Improving education is the key to reducing crime and stimulating economic development, the interim chancellor at the University of Arkansas Pine Bluff said at a community meeting Tuesday.
Speaking at the monthly Coffee with the Chief’s program, Calvin Johnson said “educated people act different.”
“Education in the public schools is struggling and we have to support public schools because children deserve the best we can provide them,” Johnson said. “If you give people the opportunity to work, it can change their mindset.”
Johnson said UAPB has taken over the responsibility of managing the adult education programs in the county, creating a structure that “helps people get on track.
“Lack of education cripples a community and we have a serious deficit here,” he said.
Johnson said public schools “mirror the image of the community they’re located in.
“We all want schools to be successful because they provide a better community,” he said. “We all want the same thing: A healthy, wholesome thriving community. The future is in the hands of our young people, but if we don’t prepare them properly, they won’t be there.”
Speaking directly to the law enforcement officers and firemen attending the monthly meeting at First Trinity Church of God in Christ, Johnson said “most of us have a lot of confidence in the police department and fire department.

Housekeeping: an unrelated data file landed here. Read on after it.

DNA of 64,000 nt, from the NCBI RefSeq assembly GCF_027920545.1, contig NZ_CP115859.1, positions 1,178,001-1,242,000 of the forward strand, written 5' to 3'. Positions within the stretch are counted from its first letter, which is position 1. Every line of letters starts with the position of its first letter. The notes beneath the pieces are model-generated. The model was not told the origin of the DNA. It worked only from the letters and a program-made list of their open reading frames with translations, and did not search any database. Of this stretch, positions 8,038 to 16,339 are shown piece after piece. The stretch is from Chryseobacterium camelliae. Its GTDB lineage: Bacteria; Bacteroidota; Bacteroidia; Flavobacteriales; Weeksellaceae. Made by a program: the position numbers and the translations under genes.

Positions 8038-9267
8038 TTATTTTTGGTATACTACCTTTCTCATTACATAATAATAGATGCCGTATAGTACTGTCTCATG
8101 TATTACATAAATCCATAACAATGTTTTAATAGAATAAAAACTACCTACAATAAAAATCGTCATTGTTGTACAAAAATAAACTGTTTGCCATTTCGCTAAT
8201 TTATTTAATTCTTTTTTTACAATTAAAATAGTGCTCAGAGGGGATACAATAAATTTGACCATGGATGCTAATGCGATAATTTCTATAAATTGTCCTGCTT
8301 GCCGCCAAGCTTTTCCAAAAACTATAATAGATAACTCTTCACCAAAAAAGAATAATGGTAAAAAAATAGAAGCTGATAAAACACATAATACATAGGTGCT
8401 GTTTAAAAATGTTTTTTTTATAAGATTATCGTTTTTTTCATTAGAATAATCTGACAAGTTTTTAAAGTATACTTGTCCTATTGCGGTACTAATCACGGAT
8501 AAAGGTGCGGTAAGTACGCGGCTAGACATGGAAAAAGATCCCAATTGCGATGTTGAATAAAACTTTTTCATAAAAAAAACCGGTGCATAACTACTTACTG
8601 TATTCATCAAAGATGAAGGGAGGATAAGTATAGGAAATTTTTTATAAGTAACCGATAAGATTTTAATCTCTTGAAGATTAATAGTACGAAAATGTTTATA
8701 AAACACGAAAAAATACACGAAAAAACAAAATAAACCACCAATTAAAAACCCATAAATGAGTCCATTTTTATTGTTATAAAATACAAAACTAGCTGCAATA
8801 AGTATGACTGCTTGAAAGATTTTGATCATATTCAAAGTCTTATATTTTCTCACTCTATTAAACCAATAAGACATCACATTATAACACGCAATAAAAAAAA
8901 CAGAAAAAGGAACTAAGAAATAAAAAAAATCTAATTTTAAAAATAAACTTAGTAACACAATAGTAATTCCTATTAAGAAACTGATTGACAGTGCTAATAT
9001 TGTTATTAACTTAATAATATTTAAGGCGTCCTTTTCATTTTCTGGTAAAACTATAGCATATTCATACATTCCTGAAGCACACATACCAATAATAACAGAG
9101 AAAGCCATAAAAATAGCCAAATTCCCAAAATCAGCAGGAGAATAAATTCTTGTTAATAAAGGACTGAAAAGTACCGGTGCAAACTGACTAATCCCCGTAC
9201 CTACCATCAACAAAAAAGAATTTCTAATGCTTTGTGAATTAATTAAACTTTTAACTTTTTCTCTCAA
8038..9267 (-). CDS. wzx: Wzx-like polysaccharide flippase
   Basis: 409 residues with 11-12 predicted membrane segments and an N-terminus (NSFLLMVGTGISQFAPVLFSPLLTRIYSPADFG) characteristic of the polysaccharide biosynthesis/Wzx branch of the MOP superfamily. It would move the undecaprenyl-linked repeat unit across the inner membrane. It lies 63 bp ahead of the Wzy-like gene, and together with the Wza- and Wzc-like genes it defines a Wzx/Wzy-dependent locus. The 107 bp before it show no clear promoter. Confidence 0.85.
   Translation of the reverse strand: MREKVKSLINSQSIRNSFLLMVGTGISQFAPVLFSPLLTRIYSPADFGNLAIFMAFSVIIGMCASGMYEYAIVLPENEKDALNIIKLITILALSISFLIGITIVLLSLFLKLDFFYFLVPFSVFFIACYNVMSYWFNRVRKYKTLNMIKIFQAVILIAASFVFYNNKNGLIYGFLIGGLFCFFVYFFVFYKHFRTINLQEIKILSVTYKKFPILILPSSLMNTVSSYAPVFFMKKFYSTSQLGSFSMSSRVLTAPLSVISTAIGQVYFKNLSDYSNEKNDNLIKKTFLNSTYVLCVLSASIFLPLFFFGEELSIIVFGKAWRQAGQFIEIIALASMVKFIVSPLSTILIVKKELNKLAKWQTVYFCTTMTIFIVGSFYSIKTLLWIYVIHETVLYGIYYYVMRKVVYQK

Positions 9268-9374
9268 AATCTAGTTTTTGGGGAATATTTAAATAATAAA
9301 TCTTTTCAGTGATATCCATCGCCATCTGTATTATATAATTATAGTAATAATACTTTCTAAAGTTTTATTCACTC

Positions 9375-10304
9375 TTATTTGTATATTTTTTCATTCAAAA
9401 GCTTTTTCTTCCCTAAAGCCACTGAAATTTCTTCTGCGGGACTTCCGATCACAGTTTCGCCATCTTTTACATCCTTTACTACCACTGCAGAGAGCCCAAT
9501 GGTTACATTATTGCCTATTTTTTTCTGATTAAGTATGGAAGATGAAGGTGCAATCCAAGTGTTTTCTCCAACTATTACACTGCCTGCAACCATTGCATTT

“People can bicker and talk but at the end of the day, we appreciate what you do,” he said.
Also Tuesday, Fire and Emergency Services Chief Shauwn Howell announced that the Insurance Services Office has lowered the city’s rating from a three to a two, effective Aug. 1.
“The lower the rating, the better a fire department is doing and getting a new rating means better insurance rates,” Howell said.
He said there are more than 1,000 fire departments in the state, and only 15 of them have Class Two ratings.
He said the last time the department was rated was in 2000, when it received 77 points out of a possible 100. The new rating, based on an ISO survey last year, was 85, an increase of eight points.
Howell said he planned to talk to several insurance agents before making a statement about how much of a rate reduction home owners might receive as a result of the lower rating.